• If you have any concerns about our rest areas, you can contact our maintenance contractors, get in touch with our district offices around the province or phone in an issue with the facilities on the mobile Report-a-Problem website.

Part of the BC highway experience is stopping at one of our rest areas. It gives you a chance to take in where you’ve travelled to and where you’re going next. Do you have a favourite rest area spot?

For more information on B.C. rest areas, go to our Provincial Rest Areas page.

This blog was updated on March 2, 2020.

 

30 comments on “BC Rest Areas: 9 Things You Need to Know”

Leave a Comment

  1. Who do I contact about the crappy mess at the sani station at the the Bradner rest station recently?The tanks were over flowing, the water was turned off, the hose was broken and there was a line up to use the one and only station. Obviously the province needs more and better stations in the Lower mainland. This is the only public one and has been in service since the 1980’s by my recollection.

    Reply
    • Hi Dave! Yuck – doesn’t sound too pleasant. Please connect directly with our maintenance contractor for the area, Emil Anderson. You can connect with them a number of ways to let them know.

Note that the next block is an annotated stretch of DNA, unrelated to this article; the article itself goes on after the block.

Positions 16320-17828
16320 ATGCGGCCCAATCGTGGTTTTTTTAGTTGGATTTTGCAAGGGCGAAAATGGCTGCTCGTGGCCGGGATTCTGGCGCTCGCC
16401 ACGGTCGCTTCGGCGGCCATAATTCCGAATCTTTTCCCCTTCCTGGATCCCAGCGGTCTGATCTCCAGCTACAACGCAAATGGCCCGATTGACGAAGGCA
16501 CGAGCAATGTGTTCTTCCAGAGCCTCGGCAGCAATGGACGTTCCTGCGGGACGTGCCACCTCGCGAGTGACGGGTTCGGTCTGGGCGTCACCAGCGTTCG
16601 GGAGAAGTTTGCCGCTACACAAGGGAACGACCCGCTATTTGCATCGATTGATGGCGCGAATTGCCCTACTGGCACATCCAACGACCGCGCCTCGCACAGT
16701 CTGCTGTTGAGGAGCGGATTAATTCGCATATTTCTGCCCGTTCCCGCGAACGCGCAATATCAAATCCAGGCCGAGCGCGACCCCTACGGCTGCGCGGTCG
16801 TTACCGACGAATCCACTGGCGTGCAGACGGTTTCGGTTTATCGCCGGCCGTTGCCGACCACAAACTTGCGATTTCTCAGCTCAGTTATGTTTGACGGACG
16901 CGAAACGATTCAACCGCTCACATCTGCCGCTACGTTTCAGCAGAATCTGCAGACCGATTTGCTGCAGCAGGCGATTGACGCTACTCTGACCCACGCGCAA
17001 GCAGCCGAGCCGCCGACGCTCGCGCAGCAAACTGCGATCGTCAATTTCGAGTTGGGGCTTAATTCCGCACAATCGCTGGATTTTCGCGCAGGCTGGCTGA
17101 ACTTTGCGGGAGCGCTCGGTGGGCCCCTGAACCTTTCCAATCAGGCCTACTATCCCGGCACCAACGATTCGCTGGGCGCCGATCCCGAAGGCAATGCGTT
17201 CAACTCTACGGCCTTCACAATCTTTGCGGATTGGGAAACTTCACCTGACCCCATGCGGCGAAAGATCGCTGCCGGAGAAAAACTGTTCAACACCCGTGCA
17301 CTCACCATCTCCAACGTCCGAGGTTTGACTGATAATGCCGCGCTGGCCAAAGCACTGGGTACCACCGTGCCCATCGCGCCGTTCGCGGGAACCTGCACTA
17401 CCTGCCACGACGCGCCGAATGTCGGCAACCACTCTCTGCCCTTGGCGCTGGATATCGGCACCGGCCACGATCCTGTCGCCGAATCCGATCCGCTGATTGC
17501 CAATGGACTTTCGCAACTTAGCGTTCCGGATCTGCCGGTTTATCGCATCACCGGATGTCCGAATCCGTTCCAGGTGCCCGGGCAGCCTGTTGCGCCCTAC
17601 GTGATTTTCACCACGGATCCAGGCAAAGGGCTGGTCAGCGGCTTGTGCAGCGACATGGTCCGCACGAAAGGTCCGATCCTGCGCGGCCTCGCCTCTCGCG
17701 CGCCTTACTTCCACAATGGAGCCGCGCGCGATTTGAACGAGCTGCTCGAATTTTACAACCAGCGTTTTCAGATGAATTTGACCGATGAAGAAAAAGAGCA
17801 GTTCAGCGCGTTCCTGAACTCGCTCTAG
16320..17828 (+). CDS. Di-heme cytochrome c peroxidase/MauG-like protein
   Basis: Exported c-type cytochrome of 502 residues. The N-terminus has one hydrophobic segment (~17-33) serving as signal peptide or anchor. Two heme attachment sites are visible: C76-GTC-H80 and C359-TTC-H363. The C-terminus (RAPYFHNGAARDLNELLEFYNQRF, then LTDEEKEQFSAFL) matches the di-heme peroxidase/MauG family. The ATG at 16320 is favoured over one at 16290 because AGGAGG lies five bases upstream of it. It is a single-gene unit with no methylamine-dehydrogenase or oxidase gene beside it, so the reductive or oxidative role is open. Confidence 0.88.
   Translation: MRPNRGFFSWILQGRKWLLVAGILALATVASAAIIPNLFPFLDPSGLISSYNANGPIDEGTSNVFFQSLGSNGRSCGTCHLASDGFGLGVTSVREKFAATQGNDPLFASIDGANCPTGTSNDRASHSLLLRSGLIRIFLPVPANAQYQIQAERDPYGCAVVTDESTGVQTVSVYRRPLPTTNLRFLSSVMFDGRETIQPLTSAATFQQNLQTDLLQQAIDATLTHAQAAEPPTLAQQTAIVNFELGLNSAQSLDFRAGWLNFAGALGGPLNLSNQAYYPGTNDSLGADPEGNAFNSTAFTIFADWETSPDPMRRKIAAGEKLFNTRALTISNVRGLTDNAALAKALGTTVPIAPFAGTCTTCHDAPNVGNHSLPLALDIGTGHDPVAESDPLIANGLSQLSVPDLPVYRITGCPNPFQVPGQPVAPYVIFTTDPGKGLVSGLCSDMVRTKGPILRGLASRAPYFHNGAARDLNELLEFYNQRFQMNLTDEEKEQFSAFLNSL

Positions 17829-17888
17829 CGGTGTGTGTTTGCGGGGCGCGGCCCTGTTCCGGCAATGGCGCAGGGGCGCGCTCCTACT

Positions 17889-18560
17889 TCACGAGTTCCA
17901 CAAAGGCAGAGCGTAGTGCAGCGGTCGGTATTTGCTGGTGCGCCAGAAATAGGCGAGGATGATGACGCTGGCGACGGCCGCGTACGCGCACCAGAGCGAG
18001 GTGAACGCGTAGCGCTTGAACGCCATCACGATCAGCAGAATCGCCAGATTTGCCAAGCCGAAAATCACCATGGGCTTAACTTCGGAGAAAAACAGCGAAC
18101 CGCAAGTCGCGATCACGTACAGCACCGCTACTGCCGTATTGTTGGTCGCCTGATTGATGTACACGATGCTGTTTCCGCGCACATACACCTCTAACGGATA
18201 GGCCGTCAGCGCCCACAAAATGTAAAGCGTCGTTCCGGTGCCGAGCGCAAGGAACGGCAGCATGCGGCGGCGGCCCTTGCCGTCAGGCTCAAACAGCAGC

We will share your feedback about the line ups and request for more stations to our rest area folks.
      Here’s the info:
      Service Area 7 – Fraser Valley (Chilliwack)

      Emil Anderson Maintenance Co Ltd
      1 800 667-5122

      Website: eac.bc.ca/eam
      Twitter: @EAMOperations
      Facebook: @eac.bc.ca
      Instagram: @eac.bc.ca
      YouTube: Emil Anderson Construction (EAC) Inc
      Email: info@eac.bc.ca

      DriveBC also has a Report a Problem feature, which will help you identify who to contact for each service area across the province: https://www.drivebc.ca/rahp/

      Reply
  2. Who do we contact to seek permission to operate a food truck at salmon valley rest stop or brookeside rest stop hwy 16 west..

    Reply
    • Hello Jayson – thanks for your question. Please contact our staff in the Prince George office at the number below.

      360, 1011 – 4th Avenue
      Prince George, BC V2L 3H9
      250 565-4410

      Reply
    • Hi Todd – thanks for your questions. Our vendors have to go through a competitive process in order to operate at our rest areas and providing direct approval for a commercial operation without that process would not be fair. Would you like to connect with the person in charge of the permitting process for this? We would be happy to connect you.